HMO I live in has Zero Insulation

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  • ATC
    replied
    I am not trying to be unconstructive but your best bet long term probably is to relocate. In the meantime you can look up on this register the energy performance of the house in which you have a room. If there is no EPC or it scored below E you could have a bit of leverage over your landlord as he - or she - would stand to be heavily fined https://www.epcregister.com/

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  • Berlingogirl
    replied
    Originally posted by oscarandjo View Post

    Wow! Thank you! I can see why Landlords are so adored by the nation with such a constructive reply.
    It's worth a try - better than being cold and whinging about the bills.

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  • oscarandjo
    replied
    Originally posted by Berlingogirl View Post
    Feeling cold? Wear more clothes. You can get thermal undies in Asda. Job done!
    Wow! Thank you! I can see why Landlords are so adored by the nation with such a constructive reply.

    Leave a comment:


  • hcaelblana
    replied
    Originally posted by Berlingogirl View Post
    Feeling cold? Wear more clothes. You can get thermal undies in Asda. Job done!
    Why bother with that when you can just turn the thermostat up & let the landlord pay the bills?

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  • Berlingogirl
    replied
    Feeling cold? Wear more clothes. You can get thermal undies in Asda. Job done!

    Leave a comment:


  • AlexR
    replied
    Originally posted by Mrs Mug View Post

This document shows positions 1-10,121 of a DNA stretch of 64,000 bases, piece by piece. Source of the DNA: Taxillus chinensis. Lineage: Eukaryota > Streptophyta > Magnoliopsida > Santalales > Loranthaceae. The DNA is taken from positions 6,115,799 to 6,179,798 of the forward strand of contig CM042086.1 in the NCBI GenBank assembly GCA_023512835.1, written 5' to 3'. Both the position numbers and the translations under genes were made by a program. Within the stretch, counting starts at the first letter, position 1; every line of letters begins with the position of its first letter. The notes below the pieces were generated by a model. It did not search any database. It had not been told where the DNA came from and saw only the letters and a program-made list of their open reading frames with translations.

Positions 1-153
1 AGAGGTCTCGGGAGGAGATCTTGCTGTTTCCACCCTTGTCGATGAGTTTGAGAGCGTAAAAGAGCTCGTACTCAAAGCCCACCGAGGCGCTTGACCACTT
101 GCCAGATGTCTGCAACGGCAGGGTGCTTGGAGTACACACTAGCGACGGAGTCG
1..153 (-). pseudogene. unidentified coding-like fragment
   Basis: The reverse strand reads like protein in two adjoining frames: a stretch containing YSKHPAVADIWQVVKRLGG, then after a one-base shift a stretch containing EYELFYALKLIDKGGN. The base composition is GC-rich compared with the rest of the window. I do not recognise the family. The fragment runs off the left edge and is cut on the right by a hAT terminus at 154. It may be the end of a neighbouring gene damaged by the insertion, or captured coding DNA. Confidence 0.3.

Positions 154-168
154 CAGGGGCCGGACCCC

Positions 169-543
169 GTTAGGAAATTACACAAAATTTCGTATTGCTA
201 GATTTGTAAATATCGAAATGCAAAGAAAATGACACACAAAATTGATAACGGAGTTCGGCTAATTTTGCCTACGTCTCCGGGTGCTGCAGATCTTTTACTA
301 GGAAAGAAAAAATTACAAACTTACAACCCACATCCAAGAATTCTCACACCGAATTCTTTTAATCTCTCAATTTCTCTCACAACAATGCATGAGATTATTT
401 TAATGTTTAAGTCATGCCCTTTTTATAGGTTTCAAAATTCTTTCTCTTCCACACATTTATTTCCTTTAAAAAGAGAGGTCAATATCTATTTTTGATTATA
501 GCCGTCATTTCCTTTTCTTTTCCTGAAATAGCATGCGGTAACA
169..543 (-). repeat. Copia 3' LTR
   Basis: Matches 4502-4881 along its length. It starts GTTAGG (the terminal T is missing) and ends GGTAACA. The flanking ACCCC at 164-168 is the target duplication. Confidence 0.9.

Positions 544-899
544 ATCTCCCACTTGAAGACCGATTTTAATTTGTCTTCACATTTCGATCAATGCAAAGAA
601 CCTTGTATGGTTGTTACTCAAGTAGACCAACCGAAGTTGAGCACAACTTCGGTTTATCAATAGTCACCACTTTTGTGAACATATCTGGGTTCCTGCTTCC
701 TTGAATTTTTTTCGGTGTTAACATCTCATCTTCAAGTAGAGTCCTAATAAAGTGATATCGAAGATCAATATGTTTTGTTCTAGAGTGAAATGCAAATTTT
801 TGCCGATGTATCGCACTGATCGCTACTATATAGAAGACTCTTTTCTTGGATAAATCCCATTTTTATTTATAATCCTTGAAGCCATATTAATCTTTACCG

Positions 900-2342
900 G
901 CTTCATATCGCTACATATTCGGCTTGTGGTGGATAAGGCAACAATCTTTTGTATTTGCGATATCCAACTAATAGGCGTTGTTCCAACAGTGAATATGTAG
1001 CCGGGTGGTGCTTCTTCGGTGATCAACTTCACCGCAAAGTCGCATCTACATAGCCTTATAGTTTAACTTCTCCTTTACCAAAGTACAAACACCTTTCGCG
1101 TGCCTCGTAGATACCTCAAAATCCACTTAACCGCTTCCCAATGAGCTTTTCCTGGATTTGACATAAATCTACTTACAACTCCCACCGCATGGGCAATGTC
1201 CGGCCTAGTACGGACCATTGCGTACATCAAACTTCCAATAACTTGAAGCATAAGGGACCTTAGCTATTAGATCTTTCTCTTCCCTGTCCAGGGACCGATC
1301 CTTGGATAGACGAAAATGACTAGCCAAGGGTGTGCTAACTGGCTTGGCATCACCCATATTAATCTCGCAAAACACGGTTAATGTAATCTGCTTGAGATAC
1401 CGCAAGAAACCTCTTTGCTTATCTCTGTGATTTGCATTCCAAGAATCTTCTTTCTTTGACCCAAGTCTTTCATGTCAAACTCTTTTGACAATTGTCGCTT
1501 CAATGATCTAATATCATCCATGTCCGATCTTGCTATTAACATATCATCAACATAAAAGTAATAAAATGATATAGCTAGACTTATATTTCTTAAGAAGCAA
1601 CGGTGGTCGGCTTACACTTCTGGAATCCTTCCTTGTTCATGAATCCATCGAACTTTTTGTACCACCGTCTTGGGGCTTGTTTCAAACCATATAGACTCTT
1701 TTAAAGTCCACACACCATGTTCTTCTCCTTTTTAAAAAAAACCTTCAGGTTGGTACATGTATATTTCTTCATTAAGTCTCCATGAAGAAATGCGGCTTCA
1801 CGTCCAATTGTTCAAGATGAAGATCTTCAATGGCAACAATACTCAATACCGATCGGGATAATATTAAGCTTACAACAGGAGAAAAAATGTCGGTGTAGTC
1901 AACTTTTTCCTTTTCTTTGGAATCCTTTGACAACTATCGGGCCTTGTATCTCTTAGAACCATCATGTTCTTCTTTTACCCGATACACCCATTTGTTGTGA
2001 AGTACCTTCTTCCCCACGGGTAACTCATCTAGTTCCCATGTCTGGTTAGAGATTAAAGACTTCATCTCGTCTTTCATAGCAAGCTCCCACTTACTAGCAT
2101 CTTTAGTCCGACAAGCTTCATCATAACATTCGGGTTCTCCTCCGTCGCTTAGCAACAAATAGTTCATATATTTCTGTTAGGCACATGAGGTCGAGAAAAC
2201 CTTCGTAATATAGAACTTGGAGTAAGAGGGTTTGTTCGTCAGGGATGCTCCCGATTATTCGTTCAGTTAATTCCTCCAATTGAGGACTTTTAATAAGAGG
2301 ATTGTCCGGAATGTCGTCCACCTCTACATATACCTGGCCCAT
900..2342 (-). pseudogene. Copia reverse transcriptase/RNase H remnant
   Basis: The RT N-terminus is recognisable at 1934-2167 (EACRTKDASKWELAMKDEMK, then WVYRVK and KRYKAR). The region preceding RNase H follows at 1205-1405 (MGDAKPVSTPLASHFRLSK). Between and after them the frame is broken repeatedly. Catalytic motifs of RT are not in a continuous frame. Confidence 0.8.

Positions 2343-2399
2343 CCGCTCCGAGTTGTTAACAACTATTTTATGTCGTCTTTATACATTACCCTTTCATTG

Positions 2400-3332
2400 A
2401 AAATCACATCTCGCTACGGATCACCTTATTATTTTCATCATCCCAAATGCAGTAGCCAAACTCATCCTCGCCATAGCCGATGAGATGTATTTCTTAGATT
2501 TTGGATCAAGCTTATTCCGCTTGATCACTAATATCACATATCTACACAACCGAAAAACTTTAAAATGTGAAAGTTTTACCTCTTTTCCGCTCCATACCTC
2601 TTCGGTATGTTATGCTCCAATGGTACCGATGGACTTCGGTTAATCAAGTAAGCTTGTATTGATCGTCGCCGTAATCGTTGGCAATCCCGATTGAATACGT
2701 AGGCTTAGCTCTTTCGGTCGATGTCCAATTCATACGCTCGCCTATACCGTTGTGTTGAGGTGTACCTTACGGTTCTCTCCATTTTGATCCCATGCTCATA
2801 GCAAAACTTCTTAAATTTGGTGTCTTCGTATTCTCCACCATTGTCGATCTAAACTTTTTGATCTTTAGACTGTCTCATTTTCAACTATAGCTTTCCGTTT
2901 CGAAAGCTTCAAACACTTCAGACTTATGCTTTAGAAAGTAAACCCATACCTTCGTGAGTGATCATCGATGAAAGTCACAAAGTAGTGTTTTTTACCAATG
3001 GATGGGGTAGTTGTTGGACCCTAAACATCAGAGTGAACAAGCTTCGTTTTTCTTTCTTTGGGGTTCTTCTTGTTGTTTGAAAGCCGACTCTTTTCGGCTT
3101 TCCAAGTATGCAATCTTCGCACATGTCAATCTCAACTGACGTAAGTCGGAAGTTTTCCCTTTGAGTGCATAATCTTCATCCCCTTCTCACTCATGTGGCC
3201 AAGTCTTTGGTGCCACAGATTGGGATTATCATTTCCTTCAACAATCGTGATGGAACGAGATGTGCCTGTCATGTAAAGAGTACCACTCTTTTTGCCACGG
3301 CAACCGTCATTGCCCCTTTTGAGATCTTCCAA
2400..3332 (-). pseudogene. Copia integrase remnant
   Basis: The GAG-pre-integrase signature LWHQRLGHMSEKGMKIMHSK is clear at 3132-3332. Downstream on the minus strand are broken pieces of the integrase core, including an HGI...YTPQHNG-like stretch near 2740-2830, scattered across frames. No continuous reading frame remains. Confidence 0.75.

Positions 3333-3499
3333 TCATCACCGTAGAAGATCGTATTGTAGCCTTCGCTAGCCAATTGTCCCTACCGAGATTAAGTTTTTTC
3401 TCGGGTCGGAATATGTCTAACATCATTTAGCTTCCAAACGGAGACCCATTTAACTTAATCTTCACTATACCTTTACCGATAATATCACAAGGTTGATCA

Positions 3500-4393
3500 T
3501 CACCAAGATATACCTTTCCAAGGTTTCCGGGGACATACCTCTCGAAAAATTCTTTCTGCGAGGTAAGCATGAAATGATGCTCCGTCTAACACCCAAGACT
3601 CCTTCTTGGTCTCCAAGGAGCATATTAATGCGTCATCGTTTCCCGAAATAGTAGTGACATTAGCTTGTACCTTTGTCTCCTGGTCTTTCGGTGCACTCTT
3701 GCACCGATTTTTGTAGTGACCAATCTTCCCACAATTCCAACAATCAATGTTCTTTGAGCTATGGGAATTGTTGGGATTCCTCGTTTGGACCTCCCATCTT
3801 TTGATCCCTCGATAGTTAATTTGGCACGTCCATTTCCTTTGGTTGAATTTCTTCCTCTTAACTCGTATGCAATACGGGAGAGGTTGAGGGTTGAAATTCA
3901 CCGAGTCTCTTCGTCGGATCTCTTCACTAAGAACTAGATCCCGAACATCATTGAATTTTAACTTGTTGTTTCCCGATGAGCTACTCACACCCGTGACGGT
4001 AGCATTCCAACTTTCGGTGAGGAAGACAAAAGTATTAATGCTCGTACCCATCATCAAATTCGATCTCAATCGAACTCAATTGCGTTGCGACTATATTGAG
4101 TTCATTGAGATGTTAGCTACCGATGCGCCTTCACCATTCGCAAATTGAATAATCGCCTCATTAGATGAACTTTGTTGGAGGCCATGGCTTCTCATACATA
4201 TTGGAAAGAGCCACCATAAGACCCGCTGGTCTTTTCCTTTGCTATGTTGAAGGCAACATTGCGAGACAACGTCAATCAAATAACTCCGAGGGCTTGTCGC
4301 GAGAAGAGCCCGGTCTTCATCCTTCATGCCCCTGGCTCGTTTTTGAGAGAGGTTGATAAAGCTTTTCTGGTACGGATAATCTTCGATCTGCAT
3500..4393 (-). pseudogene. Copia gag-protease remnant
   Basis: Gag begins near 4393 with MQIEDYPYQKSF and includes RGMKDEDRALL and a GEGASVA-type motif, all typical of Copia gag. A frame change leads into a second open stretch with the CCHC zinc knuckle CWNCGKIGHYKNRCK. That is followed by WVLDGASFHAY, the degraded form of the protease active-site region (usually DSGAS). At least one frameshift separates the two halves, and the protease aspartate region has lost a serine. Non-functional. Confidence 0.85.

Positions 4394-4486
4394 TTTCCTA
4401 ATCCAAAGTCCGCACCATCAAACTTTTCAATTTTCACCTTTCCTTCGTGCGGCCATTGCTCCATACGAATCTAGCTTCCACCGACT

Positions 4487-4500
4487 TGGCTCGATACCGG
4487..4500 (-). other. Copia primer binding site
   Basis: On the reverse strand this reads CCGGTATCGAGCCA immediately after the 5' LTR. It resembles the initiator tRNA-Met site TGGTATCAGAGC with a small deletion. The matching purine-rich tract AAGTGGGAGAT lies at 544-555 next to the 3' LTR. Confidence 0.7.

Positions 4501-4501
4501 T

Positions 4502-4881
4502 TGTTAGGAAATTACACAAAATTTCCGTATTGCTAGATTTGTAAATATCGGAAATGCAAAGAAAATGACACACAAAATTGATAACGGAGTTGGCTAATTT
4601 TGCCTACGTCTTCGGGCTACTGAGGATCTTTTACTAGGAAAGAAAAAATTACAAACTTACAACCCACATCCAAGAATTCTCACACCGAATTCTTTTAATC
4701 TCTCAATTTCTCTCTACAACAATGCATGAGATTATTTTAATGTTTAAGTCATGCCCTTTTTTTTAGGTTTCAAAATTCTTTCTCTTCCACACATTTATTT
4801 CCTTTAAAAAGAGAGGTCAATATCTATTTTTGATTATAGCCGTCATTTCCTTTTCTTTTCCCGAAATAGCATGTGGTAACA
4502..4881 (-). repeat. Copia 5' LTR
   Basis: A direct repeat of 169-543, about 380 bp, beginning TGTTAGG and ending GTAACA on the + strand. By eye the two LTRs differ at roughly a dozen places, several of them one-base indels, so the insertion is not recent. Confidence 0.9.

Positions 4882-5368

According to the EPC, I'd need to spend between £14,000 to £29,000, to save the tenant £600 a year.
    I spent the higher amount on my property. As it had an attic room I had to insulate the roof itself to make it liveable and I upgraded everything else at the same time. The OP can solve his problem by laying down rolls of insulation in the roof space.

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  • Mrs Mug
    replied
    Originally posted by AlexR View Post
    but now I have no complaints from the tenants
    I've never had any complaints from my tenants. I've just improved the property when I'd saved enough to do it.

    According to the EPC, I'd need to spend between £14,000 to £29,000, to save the tenant £600 a year.

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  • DPT57
    replied
    Originally posted by AlexR View Post

    the costs could not be justified on an investment basis alone.
    Unless you're planning to move into it at some point, what other basis is there for a BTL property?

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  • AlexR
    replied
    Originally posted by Mrs Mug View Post
    The only thing missing from your list is the under floor insulation.
    I have a 1910 end of terrace which has a C rating. As well as the above the existing internal plaster was removed and replaced with thermal board. The house was empty for over a year and the costs could not be justified on an investment basis alone.

    The house looked almost exactly the same when it was finished, but now I have no complaints from the tenants and it re-lets pretty quickly.

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  • Mrs Mug
    replied
    Originally posted by oscarandjo View Post
    I call BS.
    Really. The assessment was done in September. The only thing missing from your list is the under floor insulation. Even with that fitted, it would still be a D.

    This is the real world. Not just the fantasy world that you seem to think is easily achieved.


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  • oscarandjo
    replied